The hill back out of Ilfracombe wasn't as bad as we'd built it up to be despite a gradient of 1:36. A few miles later we were out of Ilfracombe and back on the hill tops, buffeted by the wind we had a decision to be made. It was already getting on in the day, it was 3pm and did we want to cycle an extra 4 miles to Woolacombe? That's 4 miles on top of the extra 8 miles our roundtrip had already presented us with. I don't think we even blinked as we went straight past the turn off for Woolacombe and battled the rolling hills to Braughton.

By now Neil's legs were starting to give him gip and we stopped for an important top up of Maoam Stripes, the sugar rush doing great and bad things to us. It was at this point we realised we could actually see our breath, having worked hard up the hills we found it hard to believe it could be cold enough. We didn't wait to find out, we pushed on and enjoyed speeding down the hill we'd first been dancing on our pedals all those hours before.

Soon back by the coastline we were not so pleased to find we'd had the benefit on the way out of a tailwind. Now a headwind and on tired legs we ploughed a steady course through the wind, after a battle with the wind we finally passed the cream tea hotel we'd seen earlier that day. I don't think we had the time or inclination to stop for a cream tea but we did enjoy a well earned stop just before going back over the estuary bridge. With an array of snacks and whisky in their bellies Team Pannier set off futher down the Tarka Trail.

The Tarka Trail is of course named after Tarka the Otter who starred in a book by Henry Williamson. The book was first published in 1927, no doubt when the old railways of North Devon were still running and not instead occupied by sugar fuelled cyclists discussing who they fancy more off BBC Morning News, Susanna Reid or Sian Williams.

With the corner turned we were again favoured by the wind and flat trail. Our average speed shot up and there was happy banter all round as we took in the delights of Devon.  The sun slowly started to drop and so did our banter as we were once again buffeted by the wind as we turned to head south. Following the water down towards Bideford we were able to tick off the miles as we went past the old stations, each as a marker on the trail they had signs giving you a count down of miles to the stations further down the line. Our eyes were only on one station, Great Torrington.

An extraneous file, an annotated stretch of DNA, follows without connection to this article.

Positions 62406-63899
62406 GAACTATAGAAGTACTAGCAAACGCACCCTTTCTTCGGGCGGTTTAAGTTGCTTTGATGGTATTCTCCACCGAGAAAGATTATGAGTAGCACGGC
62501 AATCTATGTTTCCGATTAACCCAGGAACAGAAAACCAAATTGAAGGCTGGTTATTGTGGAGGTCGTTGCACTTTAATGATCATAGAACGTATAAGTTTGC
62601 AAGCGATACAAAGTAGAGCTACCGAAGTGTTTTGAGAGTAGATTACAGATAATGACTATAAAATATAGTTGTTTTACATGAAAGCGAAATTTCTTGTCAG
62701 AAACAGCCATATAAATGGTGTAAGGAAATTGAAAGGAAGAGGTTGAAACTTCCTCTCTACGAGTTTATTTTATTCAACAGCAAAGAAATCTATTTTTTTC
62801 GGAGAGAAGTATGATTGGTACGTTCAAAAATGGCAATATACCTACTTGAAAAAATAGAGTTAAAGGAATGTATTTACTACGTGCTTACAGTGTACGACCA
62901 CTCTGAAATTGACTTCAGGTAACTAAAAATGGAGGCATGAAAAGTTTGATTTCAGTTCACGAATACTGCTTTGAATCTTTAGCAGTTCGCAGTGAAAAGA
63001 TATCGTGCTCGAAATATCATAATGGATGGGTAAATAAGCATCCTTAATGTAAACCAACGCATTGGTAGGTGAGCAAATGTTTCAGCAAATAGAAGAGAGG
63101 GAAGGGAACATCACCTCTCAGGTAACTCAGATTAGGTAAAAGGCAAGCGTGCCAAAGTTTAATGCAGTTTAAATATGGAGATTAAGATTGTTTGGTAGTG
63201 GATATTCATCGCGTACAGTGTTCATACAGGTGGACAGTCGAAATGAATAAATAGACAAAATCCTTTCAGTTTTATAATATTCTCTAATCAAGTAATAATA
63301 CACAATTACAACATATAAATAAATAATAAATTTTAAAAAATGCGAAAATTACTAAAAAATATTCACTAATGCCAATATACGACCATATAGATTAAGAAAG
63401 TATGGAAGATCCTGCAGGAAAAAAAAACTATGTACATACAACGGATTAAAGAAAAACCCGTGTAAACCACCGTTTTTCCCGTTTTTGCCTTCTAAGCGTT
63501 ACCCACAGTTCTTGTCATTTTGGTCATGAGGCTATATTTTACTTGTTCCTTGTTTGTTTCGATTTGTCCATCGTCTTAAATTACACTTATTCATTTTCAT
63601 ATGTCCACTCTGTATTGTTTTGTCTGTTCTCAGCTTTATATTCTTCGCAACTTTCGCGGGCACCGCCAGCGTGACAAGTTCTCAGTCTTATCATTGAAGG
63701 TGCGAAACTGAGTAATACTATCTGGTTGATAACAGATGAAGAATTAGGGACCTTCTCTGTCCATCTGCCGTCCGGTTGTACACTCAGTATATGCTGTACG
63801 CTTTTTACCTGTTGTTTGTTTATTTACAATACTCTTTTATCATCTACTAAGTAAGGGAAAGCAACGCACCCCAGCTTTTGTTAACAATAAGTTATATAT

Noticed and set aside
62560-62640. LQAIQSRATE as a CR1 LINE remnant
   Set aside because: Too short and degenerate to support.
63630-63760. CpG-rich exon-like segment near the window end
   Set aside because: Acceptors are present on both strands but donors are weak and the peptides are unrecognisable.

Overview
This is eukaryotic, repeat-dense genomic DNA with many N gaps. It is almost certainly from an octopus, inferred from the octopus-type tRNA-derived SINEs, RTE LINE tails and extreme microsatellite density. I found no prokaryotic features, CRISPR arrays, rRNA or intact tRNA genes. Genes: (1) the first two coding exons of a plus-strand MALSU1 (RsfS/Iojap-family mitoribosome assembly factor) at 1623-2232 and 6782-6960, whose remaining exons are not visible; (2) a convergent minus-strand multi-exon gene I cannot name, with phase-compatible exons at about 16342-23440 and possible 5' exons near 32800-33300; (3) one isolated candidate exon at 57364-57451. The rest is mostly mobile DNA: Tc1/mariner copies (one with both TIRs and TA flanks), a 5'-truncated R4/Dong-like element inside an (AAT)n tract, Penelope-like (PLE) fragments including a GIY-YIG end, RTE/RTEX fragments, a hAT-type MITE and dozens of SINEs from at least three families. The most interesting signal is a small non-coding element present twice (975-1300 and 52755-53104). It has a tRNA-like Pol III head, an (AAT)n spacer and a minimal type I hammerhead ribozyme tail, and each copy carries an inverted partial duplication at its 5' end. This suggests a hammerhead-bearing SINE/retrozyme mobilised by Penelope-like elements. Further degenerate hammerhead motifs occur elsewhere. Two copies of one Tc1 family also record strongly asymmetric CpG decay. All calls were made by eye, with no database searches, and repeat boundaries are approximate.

A couple hours earlier I'd received a text saying "check your panniers when you're flagging" from my wife. The others joked that she'd put a brick in but as we reached Instow I had greater faith. Sure enough I was pleased to find more supplies of chocolate. By now we were all starting to flag a bit as the time in the saddle took its toll. This was no more apparent than when we reached Bideford station and Rich, tired and pulling to a halt forgot he had his cleats on and toppled right over, taking a picnic bench with him as he went. Once it was clear he was alright there were certainly smiles. Perhaps we'd better check in with the B&B and let them know we're on our way.

With the time nearly at 6 o'clock we chatted to Elaine the B&B owner, she told us it usually took her 1 hour from there. Right the challenge was on, we were going to beat a middle age woman, by one minute. Well that was certainly my aim. She did have one word of warning before we set off on the final section, there was a hill up to Torrington.

As we went up slight incline after slight incline we convinced ourselves that was the hill as we headed for Puffing Billy, the pub and station point for Great Torrington. Arriving at the pub we soon realised that it was us who would be referred to as Puffing Billies after we tackled the hill in front of us. On the main road in to Great Torrington we fought our bikes all the way up the hill, knowing that it was the last of the day and that there was a hot shower at the other end.

Four puffing billies pulled in to Windsor House, a great B&B in Great Torrington. The welcome we got from the couple who own it was just what we needed. They couldn't do enough to help, our bikes were put away for us and we were led to our rooms (I'm guessing they were as keen for us to have a shower as we were). 

So after a pretty quick turnaround we were out the door and heading for a well earned pint at the recommended Black Horse. And a popular pub it certainly seemed to be as it tempted us with steak and ale pie only to find out there was none left. Gutted. Still with a tasty meal in our bellies and a few pints it was back to the B and B to rest up for the next day. Not so easy when you have to share a four poster bed with your brother-in-law.

Day One Finished: 49 miles covered

Thursday, 7 April 2011

OS Maps Routes Downloadable to GPS

I've recently downloaded an app for my iPhone which I will tell you a bit more about when I finish my run down of our most recent C2C but in the meantime I was chatting to a keen cyclist, a customer at work, and he introduced me to this map web site designed by The Hug. What this web site allows you to do is view OS maps in the UK and plot a route. It has the national cycle routes on it and will allow you to download or upload routes to/from your GPS. When downloaded it will point you in the right direction at junctions saving the usual stop and study map moments which can occur on a regular basis if you're not on a signposted route. Might be useful when we cycle Lands End to John O'Groats *cough*.